editing files, etcetera, it should be defragmented regularly. If an ex-drive is only
used for storage and playback, defrags aren't necessary.
> Green drives or not, ex-drives aren't meant to be banged around. Physically handle
all ex-drives with care.
Excellent Points...
> All electronics should be plugged into a surge protector. Also remember almost all protectors can only take ONE surge, then they offer no protection. Only buy protectors with a "protected when lit" indicator and throw away all strips where this indicator is not lit.
> Manufacturers display space in base10 while, the OS displays it in base2. This is because manufactures count 1GB as 1000MB but in base2, its 1GB = 1024MB. This is why your 1TB (base10) drive is only about 931GB (base2). Also, space is set aside for reallocation. This way when the drive finds a bad sector, it tags it then moves the data to another location specifically for this purpose. This is done by the drive regardless what the OS says. you can find how many sectors have been reallocated by using a SMART monitor. If this number starts growing suddenly, you have a disk that is failing on a hardware level (click of death).
> Excellent advice. Also to add, if you're using a disk for large files only, when you format change the "Allocation unit size" to 4096 or larger. Read throughput is higher at the cost of becoming inefficient with files smaller than the allocation unit size. Also DO NOT, repeat DO NOT defrag a SSD.
> Excellent advice as well. Inside the drive is a glass disk with a glass head with an electromagnet flying microns over the glass disk at 150mph and trying to decipher the orientation of the magnetic field. They're delicate. ;) FYI: reading at 150MB /sec, the head reads 1,200,000,000 bits (1's and 0's per second).

Algenon5 wrote:IF YOU SMELL SMOKE:
Don't call me!
F it... let it burn...

the roof, the roof, the roof, is on fire
we don't need no water let the motherfucker burn
burn motherfucker burn :twisted:
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Algenon5
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Re: SAFEGUARDING YOUR PRECIOUS VIDEOS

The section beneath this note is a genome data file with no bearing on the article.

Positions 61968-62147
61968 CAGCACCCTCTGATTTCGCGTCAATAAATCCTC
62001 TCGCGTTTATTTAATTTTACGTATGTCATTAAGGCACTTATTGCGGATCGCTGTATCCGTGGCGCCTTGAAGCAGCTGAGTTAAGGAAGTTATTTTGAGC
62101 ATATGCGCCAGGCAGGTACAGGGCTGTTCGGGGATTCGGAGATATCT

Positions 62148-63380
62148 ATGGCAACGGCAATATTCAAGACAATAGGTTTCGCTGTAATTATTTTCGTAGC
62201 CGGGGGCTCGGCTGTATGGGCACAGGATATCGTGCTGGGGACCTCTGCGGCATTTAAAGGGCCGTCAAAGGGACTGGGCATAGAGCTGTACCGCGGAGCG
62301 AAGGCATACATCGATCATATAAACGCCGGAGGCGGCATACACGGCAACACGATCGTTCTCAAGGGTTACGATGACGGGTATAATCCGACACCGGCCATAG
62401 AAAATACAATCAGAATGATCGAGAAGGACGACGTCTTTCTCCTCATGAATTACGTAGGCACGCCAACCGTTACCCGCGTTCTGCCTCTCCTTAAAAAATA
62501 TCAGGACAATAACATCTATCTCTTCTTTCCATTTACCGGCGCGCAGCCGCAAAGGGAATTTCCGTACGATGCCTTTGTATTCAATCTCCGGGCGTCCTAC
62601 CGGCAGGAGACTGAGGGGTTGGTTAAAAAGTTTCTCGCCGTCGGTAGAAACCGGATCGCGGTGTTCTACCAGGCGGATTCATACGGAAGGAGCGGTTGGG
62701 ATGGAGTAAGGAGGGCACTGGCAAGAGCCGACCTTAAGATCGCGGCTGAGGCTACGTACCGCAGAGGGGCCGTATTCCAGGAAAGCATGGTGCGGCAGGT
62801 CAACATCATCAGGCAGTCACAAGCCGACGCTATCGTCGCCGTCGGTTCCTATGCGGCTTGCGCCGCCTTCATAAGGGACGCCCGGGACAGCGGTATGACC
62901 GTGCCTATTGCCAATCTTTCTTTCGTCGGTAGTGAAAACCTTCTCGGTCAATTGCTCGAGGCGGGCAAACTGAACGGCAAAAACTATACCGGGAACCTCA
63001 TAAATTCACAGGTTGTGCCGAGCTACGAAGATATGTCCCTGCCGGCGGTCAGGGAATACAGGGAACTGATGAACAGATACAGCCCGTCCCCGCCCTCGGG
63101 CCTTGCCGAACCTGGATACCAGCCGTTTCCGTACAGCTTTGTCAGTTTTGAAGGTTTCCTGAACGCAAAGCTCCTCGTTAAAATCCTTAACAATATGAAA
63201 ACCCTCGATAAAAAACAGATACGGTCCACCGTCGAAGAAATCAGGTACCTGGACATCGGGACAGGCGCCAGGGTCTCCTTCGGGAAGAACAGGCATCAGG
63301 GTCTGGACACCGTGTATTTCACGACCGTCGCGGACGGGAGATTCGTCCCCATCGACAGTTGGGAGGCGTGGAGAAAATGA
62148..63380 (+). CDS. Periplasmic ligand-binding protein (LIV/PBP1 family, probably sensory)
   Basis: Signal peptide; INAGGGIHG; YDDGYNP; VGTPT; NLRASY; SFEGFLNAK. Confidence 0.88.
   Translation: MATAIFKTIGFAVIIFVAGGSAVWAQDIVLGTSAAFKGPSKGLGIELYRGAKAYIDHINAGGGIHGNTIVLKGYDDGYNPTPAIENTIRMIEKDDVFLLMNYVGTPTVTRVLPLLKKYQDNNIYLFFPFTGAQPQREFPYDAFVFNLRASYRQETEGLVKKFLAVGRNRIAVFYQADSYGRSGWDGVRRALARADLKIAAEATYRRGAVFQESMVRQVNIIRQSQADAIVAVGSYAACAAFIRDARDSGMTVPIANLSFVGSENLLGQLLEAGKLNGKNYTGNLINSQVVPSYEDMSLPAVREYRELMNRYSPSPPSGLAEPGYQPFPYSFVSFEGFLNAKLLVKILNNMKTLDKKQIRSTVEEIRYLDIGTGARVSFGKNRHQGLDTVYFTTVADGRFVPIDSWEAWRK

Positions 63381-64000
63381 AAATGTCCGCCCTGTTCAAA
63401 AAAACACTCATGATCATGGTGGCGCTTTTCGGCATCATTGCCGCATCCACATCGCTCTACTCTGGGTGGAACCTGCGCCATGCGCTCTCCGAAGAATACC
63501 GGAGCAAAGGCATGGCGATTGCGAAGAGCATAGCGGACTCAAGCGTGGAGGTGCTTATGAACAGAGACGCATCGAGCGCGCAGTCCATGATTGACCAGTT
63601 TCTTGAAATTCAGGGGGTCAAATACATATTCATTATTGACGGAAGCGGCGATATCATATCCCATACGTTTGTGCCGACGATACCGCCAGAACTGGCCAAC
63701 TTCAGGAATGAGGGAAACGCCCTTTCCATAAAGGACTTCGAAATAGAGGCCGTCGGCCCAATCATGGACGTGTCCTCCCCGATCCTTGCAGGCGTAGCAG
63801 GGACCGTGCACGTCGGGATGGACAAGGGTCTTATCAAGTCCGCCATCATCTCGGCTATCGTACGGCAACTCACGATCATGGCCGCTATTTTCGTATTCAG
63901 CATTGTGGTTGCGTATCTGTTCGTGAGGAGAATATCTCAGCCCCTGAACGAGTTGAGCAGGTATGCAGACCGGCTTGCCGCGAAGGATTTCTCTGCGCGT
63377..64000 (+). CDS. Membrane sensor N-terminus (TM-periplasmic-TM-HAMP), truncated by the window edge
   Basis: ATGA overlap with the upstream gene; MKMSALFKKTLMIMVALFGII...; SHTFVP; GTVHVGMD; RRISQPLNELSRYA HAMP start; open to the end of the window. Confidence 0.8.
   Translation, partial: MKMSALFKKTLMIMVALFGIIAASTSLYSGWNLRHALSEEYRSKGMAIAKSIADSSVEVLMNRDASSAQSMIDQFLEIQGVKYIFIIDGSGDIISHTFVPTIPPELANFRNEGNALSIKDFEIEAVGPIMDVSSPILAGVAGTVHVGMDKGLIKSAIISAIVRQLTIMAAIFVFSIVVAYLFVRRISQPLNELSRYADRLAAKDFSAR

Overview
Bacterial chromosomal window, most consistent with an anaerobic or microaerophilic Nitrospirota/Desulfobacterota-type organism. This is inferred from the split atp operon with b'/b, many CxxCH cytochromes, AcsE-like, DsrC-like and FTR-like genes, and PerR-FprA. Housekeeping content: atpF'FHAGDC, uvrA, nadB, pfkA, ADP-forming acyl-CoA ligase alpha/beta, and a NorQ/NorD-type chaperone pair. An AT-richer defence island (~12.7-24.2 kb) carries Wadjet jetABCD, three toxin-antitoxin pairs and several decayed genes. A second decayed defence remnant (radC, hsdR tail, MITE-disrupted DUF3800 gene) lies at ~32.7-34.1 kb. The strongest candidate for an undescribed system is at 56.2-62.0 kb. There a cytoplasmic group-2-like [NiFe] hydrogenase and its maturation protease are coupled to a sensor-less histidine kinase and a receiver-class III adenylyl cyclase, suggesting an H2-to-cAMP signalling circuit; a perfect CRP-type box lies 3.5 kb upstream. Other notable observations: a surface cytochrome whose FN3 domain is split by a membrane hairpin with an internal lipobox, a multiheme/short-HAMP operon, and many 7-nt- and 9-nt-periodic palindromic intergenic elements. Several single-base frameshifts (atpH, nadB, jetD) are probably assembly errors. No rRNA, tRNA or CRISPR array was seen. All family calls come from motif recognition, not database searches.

Post by Algenon5 »

Jerry wrote:Also DO NOT, repeat DO NOT defrag a SSD.
>
Thought I should make clear what Jerry refers to here are solid state
drives that are not a main part of this discussion, which primarily concerns
the introduction of relative novices to the use of hard disc external drives.

To be honest, I don't have any personal experience with solid state
drives, but I know from the experiences of others that SSDs aren't
failure proof.

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Re: SAFEGUARDING YOUR PRECIOUS VIDEOS

Post by smudger »

I would predict that by ten years' time the mechanical marvel that is the HDD will be no more. It is only the limited capacity and relatively high price of SSDs that bugs them right now. And I am sure we all remember that the same was true of HDDs not that long ago.
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Re: SAFEGUARDING YOUR PRECIOUS VIDEOS

Post by Algenon5 »

smudger wrote:I would predict that by ten years' time the mechanical marvel that is the HDD will be no more. It is only the limited capacity and relatively high price of SSDs that bugs them right now. And I am sure we all remember that the same was true of HDDs not that long ago.
Undoubtedly true. Moreover, new data storage technologies are in development
that with their speed and capacity will make today's SSDs totally obsolete.